Yes, soccer, as it is called in America, where the big names in the game are well-known to the fans, where there are lingering memories of the past when the Seventies spawned the now defunct North American Soccer League. Huge crowds used to pack stadiums throughout the nation; indeed, 78,000 people watched the New York Cosmos when Pele and Beckenbauer among others became household names. An extraordinary number of youngsters started to play the game, and for a time it approached the same status as the traditional American sports.
I was able to experience all this at first hand when I was appointed public relations director of the Detroit Express soccer club in 1982, soon after I left Chelsea. Home base was at the Pontiac Silverdome in Michigan which has been selected as one of the World Cup venues. It is a quite magnificent stadium with every facility available for the comfort of the fans - food points everywhere, clean seats, excellent toilet facilities, and ample parking.
My office was in the stadium itself and I was able to meet the football and basketball coaches of the Detroit Lions and Detroit Pistons respectively and watch their games. As public relations director it was my job to give the Detroit Express as much publicity as possible by way of arranging interviews for the players on television and radio. I built a good rapport with the soccer writers. As always, people would only turn up when things were going well.
I travelled all over the state, visiting schools with the players, attending soccer evenings that were always packed and where the parents took part in Question and Answer sessions and the kids were coached in the art of the game. The various soccer associations were continually beating the drum and this has been going on throughout the United States for years. We do not give sufficient credit to all those who work tirelessly to promote the game and it was because of their efforts that the country received the ultimate reward of hosting the World Cup.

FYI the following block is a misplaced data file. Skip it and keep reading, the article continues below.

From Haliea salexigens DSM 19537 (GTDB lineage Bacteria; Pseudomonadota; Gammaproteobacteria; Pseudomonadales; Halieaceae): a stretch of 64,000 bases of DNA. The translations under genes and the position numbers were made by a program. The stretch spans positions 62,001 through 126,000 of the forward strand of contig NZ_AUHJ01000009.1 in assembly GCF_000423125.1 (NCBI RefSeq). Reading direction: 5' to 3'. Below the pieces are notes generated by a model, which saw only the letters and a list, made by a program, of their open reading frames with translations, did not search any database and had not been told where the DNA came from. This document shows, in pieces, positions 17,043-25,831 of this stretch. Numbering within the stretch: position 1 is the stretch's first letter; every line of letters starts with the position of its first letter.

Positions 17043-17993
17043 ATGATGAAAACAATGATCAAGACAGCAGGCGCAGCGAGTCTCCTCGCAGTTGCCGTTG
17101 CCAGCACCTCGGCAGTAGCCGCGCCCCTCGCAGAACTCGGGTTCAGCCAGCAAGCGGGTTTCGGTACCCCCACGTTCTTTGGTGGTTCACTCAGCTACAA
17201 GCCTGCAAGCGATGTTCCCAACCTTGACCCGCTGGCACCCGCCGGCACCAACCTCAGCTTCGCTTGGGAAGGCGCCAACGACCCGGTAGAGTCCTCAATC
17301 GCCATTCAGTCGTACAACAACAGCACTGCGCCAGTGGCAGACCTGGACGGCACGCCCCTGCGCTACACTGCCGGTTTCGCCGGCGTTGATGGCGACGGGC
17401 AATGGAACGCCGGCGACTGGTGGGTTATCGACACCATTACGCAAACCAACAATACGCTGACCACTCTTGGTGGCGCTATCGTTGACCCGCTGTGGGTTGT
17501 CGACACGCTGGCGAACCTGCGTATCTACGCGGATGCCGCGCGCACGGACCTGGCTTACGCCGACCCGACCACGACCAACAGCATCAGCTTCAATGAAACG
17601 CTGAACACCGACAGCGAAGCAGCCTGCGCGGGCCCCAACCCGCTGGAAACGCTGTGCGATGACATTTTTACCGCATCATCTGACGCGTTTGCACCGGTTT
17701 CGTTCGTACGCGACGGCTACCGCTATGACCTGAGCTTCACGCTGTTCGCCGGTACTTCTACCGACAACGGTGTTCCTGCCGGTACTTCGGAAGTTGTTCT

I actually coached a ladies team in California for two years, fulfilling an ambition to prove that directors know more about the game than people care to admit. Incidentally, the Blasters, as they were called, won the championship and I was shown a red card for running on to the pitch to complain about an over-the-top tackle.
One of the greatest benefits of a successful tournament is that all the various ethnic groups will be supporting the 'old country'. After all, the forefathers of immigrants were steeped in the game.
Forget about the polls that say that six out of 10 Americans do not know, never mind care, that the World Cup is taking place in their country. The people will flock to the games, particularly towards the closing stages. If four out of 10 do know about the World Cup, that's 70 million or so people. Not bad for interest, is it?
The whole future of American soccer is on the line: if the event is not a major success it will be the end of the dream of another league being started on the lines of the NASL. This putative soccer league will have to be home- grown. I doubt if imported, faded stars would be encouraged; that would be taking a step backwards. America has to resist that temptation and go forward with its own home produce. If there is to be a new dawn, there is no place for old players who might be tempted by easy money. The Americans might be naive as far as soccer is concerned, but they are not stupid.
This will be a fascinating tournament and it has to command the attention of the world if it is to see the rebirth of the game in the States. I will be watching the action on television here, yearning to be there. I have already received a card saying 'wish you were here'. Maybe I can be there to watch the final: Ireland v Italy?Reuse content